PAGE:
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Summers, Walter (1896-1973)

Director, Writer

Main image of Summers, Walter (1896-1973)

Walter George Thomas Summers was born into a theatrical family in Barnstable, Devon on 2 September 1896. He gained considerable stage experience before joining the London Films Company in 1912 as an assistant to George Loane Tucker. The First World War temporarily put his film career on hold, but on leaving the Army as a captain awarded the Military Cross and the Distinguished Service Medal, Summers was employed by Cecil Hepworth. Disliking the novelettish type of subjects the company made, he left and, after further service with the Territorial Unit in India in 1920, joined GB Samuelson as a scriptwriter. He quickly established a good rapport with the ebullient entrepreneur, scripting Married Life (Alexander Butler, 1923), a rather demure rendition of the then-infamous book by Marie Stopes, co-directing two films with Samuelson, and making his debut with A Couple of Down-And-Outs (1923), a modest tale about a soldier who becomes a tramp.

When Samuelson experienced financial difficulties, Summers moved to British Instructional Films, best known for its reconstructions of historical events, where he made the impressive and widely acclaimed The Battles of the Coronel and Falkland Islands (1927). The films that followed, especially Bolibar (1928) and The Lost Patrol (1929), enhanced his burgeoning reputation, and he showed himself adept with the new medium of sound films with a lively Betty Balfour musical, Raise the Roof (1930).

When BIF was taken over by British International Pictures, Summers was offered a contract. BIP was a major company but one with a reputation of making films on the cheap. A director like Summers, who possessed boundless energy and was totally dedicated to getting the film made, was an invaluable acquisition but he was too eccentric and forthright ever to become a company man. Initially he was given considerable leeway, both in resources and stories - he was allowed to make the anti-war film Suspense (1930), for example, and to shoot Timbuctoo (1933) on location in Africa - but by the mid 1930s he was being restricted to routine studio assignments.

Reflecting on his early work as a scriptwriter, Walter Summers observed: "I didn't wait for inspiration. I was a workman, I worked on the story until it was finished. I had a time limit you see. We made picture after picture after picture". This ethos applied to his directing assignments too. Churning out product became so ingrained that when given larger resources, with for instance The Return of Bulldog Drummond (1934), he seemed to lose his sureness of touch. But by the end of the decade he had found his metier with macabre thrillers and fast-moving whodunits. Premiere (1938), a backstage murder mystery, and the much filmed crime melodrama At the Villa Rose (1939), make good use of their settings and are full of odd little cameos and deft directorial touches. The Dark Eyes of London (1939) and Traitor Spy were produced at BIP's second-string Welwyn studios, and look less glossy. Nonetheless, Greta Gynt's frail but intrepid heroine, Bela Lugosi's unctuous villain, and Summers' fast moving direction help make The Dark Eyes of London a film richly deserving its 'H' (for horror) certificate. Traitor Spy (1939), an eve of war spy story, is more realistic, and as well as Summers' characteristic vigour and inventiveness, offers fascinating glimpses into London's low life.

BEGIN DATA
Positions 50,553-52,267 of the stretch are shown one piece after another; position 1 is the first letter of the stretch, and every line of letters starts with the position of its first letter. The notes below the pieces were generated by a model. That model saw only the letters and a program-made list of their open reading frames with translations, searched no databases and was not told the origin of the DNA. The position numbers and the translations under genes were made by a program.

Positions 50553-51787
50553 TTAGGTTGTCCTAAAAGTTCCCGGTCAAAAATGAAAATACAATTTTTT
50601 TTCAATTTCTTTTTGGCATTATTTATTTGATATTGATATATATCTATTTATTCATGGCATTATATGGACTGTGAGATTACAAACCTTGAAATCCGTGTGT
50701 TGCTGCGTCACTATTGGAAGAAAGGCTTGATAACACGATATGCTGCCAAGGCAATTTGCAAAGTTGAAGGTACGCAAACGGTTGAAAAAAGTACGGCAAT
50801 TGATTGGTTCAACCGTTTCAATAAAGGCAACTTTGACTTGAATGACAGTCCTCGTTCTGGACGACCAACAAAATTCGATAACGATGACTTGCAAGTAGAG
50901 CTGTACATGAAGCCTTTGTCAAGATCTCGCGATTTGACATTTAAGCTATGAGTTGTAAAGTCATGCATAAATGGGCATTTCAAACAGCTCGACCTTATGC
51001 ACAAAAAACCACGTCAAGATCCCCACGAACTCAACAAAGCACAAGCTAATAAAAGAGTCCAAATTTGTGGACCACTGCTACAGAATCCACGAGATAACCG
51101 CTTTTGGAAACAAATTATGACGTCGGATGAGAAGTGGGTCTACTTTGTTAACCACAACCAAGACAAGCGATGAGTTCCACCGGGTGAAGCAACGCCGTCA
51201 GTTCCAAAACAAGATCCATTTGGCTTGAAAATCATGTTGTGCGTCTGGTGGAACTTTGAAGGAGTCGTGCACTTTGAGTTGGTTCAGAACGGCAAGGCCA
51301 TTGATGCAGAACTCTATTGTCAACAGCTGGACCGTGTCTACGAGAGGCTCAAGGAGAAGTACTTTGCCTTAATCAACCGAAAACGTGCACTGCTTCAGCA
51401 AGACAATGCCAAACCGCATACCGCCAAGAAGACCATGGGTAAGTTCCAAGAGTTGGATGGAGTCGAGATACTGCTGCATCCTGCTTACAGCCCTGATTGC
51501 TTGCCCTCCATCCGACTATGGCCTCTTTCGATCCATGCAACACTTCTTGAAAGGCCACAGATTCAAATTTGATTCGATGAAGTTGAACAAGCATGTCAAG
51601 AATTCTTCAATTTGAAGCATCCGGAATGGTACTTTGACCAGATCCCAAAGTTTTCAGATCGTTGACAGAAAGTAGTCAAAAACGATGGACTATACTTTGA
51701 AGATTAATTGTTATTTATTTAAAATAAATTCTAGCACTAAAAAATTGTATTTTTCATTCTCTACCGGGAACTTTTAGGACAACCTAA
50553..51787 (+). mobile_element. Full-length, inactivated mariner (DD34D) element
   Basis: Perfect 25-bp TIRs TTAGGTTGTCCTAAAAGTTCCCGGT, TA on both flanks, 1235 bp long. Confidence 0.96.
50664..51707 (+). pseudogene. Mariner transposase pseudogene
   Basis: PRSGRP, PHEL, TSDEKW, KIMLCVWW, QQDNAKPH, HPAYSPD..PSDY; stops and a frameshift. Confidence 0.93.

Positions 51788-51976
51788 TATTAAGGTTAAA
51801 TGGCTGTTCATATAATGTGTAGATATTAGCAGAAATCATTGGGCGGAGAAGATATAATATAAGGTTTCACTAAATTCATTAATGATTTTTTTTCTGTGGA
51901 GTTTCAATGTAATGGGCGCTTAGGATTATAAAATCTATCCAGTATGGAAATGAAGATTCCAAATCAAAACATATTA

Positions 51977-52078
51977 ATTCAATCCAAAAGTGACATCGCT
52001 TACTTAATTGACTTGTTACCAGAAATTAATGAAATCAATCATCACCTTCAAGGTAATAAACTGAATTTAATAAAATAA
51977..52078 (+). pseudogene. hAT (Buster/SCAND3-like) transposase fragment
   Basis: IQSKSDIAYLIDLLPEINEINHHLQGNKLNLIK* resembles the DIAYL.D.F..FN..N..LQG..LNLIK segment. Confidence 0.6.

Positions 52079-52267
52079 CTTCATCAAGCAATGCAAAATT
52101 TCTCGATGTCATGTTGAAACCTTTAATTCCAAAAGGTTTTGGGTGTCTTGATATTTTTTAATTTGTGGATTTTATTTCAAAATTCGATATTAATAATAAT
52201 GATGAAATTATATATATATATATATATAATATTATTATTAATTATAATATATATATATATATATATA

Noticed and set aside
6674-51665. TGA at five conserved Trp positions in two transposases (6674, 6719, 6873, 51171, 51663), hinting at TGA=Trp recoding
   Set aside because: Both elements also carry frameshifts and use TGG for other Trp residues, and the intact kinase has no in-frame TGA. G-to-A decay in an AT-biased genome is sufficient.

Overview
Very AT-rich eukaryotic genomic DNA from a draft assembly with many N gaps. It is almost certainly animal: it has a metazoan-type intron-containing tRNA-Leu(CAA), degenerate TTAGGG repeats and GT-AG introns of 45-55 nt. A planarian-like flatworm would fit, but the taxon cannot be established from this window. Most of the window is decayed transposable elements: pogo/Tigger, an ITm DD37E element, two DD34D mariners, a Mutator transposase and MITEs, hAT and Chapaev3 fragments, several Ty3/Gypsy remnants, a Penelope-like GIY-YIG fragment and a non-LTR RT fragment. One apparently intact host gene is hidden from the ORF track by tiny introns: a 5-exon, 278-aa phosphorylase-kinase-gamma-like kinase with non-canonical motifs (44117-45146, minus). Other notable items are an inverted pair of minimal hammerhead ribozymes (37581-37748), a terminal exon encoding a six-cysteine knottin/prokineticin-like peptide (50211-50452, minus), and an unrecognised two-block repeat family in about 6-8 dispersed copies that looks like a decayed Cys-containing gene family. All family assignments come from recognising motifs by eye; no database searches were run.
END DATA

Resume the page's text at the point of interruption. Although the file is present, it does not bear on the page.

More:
Summers rejoined the Army during the Second World War, and though he returned to Associated British in 1946 he never directed another film. Disappearing into undeserved obscurity, he died in April 1973 in Wandsworth, London. His son Jeremy also pursued a career as a director, initially in films, later in television.

Low, Rachael, The History of the British Film 1918-1929 (London, George Allen & Unwin, 1971)
Low, Rachael, Film Making in 1930s Britain (London, George Allen & Unwin, 1985)
Pedler, Garth, 'Walter Summers', Silent Picture, Autumn 1972, pp. 31-5

Linda Wood, Directors in British and Irish Cinema

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Thumbnail image of Battles of the Coronel and Falkland Islands, The (1927)Battles of the Coronel and Falkland Islands, The (1927)

Visually impressive reconstruction of two First World War naval battles

Thumbnail image of Dark Eyes of London, The (1939)Dark Eyes of London, The (1939)

Some mysterious deaths seem to be linked to an insurance company

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Thumbnail image of British Instructional Films (1919-1933)British Instructional Films (1919-1933)

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